I don’t know if my interests with videogames will continue until old age, but if I will be a fan of videogames, the first game I will play when I retire is the latest iteration of the X game series, building my mercantile space empire, one station at a time.
Until that happens, what are the benefits of gaming to today’s elderly? This is a question posed by Jason C. Allaire (North Carolina State University) and 6 other colleagues in this paper published in Computers in Human Behavior.
The purpose of this investigation was to examine differences in psychological functioning (e.g., well-being, affect, depression, and social functioning) between older adults who play digital games compared to those older adults that do not play digital games. Analysis was conducted on a sample of 140 independently living older adults with an average age of 77.47 years (SD = 7.31). Participants were divided into three groups (Regular, Occasional Gamers, and Non-gamers) – 60% of the sample was either a Regular or Occasional Gamer. Differences among the groups were found for well-being, negative affect, social functioning, and depression with Regular and Occasional Gamers performing better, on average, than Non-gaming older adults. Findings suggest that playing may serve as a positive activity associated with successful aging.
So I will be going to the National Communication Association 2013 Conference. I will be showing my face on Saturday, but if there is anything going besides Saturday, do tell me.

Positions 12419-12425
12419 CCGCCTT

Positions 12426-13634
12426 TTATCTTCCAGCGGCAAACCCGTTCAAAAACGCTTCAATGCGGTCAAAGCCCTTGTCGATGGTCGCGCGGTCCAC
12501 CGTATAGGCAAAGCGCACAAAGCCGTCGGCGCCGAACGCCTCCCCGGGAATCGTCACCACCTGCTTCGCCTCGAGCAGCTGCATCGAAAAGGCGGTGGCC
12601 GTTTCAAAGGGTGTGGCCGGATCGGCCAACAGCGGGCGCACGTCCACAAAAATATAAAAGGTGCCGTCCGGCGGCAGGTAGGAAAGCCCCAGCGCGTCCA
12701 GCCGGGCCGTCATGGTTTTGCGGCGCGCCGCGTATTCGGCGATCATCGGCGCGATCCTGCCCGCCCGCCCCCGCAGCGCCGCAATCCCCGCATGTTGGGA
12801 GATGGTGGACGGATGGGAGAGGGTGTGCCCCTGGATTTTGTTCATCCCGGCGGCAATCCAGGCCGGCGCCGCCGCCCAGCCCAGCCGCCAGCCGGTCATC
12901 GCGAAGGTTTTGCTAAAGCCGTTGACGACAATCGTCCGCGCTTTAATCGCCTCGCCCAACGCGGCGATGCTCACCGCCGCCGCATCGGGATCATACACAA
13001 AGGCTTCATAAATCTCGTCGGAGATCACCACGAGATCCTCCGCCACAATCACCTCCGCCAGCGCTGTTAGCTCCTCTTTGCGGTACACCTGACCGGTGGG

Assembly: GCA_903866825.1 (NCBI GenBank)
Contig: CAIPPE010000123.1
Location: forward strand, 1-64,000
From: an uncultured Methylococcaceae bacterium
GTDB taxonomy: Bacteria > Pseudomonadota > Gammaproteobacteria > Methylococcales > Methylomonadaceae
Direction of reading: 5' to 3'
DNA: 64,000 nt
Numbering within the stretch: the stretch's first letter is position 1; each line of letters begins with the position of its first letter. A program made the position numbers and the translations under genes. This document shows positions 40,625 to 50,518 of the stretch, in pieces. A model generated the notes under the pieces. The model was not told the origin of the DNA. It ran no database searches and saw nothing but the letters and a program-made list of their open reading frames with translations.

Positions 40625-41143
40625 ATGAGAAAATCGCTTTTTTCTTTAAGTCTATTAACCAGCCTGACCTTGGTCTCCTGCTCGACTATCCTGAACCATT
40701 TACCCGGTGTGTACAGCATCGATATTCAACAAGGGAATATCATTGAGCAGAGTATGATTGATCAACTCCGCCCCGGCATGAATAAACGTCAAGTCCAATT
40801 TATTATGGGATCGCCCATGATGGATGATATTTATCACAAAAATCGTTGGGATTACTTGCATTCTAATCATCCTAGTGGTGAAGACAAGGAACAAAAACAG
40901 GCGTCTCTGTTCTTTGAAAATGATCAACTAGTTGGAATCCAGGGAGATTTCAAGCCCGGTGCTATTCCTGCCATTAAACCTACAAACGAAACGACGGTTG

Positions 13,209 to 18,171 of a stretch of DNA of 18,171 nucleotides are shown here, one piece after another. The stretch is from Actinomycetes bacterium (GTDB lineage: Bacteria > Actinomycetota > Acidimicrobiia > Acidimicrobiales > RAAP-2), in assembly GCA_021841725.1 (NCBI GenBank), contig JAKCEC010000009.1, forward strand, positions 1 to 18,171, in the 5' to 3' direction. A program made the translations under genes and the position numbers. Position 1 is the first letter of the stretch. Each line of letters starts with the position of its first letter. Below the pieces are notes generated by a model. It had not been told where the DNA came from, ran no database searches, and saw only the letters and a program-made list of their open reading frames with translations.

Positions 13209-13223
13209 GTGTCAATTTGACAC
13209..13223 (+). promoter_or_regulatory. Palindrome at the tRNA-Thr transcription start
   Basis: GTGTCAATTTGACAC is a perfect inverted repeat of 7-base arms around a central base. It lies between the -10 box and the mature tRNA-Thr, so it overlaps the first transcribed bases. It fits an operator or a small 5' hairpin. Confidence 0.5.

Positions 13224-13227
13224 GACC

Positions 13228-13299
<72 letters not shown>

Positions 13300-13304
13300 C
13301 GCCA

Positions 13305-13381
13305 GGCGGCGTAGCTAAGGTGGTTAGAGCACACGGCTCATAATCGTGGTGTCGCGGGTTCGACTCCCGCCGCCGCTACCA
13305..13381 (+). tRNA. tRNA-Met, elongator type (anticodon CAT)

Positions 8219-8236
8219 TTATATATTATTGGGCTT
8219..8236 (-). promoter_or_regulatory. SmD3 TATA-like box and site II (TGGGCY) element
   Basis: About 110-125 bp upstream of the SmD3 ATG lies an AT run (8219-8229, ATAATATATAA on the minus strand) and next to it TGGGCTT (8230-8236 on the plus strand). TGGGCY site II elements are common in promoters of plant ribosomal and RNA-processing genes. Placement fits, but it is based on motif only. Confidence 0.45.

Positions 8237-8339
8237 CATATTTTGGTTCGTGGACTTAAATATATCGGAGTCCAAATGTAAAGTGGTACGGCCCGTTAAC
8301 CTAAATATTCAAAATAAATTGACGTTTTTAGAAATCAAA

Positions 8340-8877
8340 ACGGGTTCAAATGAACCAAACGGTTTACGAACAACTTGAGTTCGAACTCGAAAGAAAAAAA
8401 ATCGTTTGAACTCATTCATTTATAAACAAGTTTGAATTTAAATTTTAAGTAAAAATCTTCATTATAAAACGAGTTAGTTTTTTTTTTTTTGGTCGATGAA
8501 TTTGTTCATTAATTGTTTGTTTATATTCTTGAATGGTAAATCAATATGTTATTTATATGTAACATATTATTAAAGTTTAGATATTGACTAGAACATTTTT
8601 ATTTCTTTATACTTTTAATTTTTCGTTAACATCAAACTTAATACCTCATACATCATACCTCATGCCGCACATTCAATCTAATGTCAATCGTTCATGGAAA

The authors offered several reasons to examine gaming among older adults. First, the demographics for 65 and older is growing every year. Second, the baby boomer generation has the highest disposable income and leisure time which can be spent playing games. Third, 26% of Americans are over 50 years old and playing videogames. Fourth, over half of the older adults own a desktop computer and have used the internet. Most of the research with older adults focused on how videogames can improve their cognitive abilities, but this is one aspect of how gaming can improve older adults’ lives. The authors wanted to examine whether videogames can improve their well-being.
Participants: 140 older adults, average age is 77.47 years old (SD=7.31). They are living independently, 70% are women, 111 are European-American, 24 as African-American and one as Asian-American. 71% have earned a bachelor’s degree. They were recruited for a memory intervention using a videogame, but for this paper the authors are reporting data from a part of that study, the pre-treatment part.
Well-being: they used the Medical Outcomes Study Short Form-36. A 36-item questionnaire answered on a through Likert-type scale. The questionnaire assesses for social functioning and emotional well-being.
Depression: the ever-popular Center for Epidemiological Studies-Depression scale. A 20-item questionnaire answered on a 5-point day-frequency scale.
Affect: the Positive and Negative Affect Schedule. A 20-item questionnaire answered on a 5-point frequency scale. This affect good and bad mood in general.
Videogame experience: Participants were asked to list videogames they played over the past 6 months and how often they play. They are mostly card games (e.g., solitaire), Wii games (e.g., Wii bowling) , and puzzle games (e.g., Sudoku).
A third of participants reported playing videogames at least once a week where the authors categorized them as regular gamers. 17.1% of participants played videogames every day. 26.4% of participants reported playing videogames less than once a month, the authors categorized them as occasional gamers. 39.3% of participants reported as not playing videogames in the past 6 months, they were categorized as non-gamers.